That being said, all of this is meant to measure productivity and professional fulfillment, and our latest engagement survey, from last month, showed that 87% of our team said that over the past 6 months they’ve had opportunities to learn and grow, and 83% are excited about their upcoming opportunities. And 80% of our staff rated their managers as Always or Often for “giving actionable feedback”. So something is working!
Honestly, I’m pretty cheap when it comes to tools. Especially when we’re so early and have to be cost-conscious. My favorite tool is Google Forms.
Are there practices or leadership priorities outside of direct management that help create a culture and environment where everyone on the team performs at their best?
Yes. We have values and norms that shape how we treat each other, how the office will support people’s productivity. E.g., WFH, flexible hours, etc.
One thing that I’m still trying to sort out is how much structure people need to feel good about their work. This can vary from person to person, but I’m coming to believe that things like job descriptions, scoping, and career ladders provide comfort that enables people to function better. They don’t have to spend time worrying that they aren’t doing their job, or are stepping on toes.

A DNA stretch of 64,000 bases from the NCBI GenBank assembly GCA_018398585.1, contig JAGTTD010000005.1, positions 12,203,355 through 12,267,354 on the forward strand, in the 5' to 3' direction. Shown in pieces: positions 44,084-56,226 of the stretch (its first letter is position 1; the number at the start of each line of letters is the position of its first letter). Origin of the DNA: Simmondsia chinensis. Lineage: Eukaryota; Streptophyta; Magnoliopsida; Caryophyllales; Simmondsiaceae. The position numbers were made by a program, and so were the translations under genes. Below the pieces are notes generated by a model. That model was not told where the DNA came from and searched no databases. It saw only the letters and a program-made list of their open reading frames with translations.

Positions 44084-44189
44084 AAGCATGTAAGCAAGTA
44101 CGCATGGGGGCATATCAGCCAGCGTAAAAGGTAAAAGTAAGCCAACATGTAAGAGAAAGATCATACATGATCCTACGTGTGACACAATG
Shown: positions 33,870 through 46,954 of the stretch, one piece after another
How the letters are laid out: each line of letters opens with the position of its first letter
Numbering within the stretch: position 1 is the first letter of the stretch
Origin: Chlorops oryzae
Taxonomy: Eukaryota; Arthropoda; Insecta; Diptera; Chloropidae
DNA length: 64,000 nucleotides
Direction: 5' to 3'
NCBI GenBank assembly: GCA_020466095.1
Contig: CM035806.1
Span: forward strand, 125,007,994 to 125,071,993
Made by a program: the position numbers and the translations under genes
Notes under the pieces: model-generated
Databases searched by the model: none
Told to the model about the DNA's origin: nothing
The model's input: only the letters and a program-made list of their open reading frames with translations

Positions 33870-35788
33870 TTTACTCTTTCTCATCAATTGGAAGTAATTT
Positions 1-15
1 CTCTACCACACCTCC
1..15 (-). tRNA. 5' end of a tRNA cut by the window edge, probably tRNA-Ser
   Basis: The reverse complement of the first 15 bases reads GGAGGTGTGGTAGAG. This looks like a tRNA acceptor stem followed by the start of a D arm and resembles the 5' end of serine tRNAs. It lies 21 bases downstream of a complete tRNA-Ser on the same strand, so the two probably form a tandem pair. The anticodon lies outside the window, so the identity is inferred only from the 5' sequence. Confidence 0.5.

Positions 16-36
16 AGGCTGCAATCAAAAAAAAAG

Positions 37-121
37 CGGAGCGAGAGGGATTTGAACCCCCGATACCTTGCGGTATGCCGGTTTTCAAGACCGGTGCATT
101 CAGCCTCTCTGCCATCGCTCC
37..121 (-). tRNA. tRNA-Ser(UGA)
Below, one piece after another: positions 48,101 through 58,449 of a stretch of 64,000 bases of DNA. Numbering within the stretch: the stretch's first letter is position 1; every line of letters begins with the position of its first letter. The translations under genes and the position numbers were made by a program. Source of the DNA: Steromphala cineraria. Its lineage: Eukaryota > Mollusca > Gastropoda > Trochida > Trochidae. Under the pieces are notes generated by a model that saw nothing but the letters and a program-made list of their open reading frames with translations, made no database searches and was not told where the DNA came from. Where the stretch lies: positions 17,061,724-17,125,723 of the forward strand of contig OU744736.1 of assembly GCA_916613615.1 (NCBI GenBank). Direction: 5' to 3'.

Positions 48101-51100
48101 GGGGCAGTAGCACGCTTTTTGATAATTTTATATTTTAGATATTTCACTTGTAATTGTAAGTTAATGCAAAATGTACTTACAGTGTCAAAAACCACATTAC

How do you each manage your direct reports? How prescriptive are you in how performance management works at other levels of the organization?
I create a quarterly People team workplan that is associated with the goals/OKRs, and then we divvy that work out depending on roles and responsibilities. Things that are associated with talent acq go to the recruiter; things that are about workplace productivity go to the office coordinator; and things that are around general HR go to HR generalist. I take on L&D, leadership development, organizational design, etc. It’s pretty loose, but I think everyone on my team knows exactly what they are expected to do and deliver.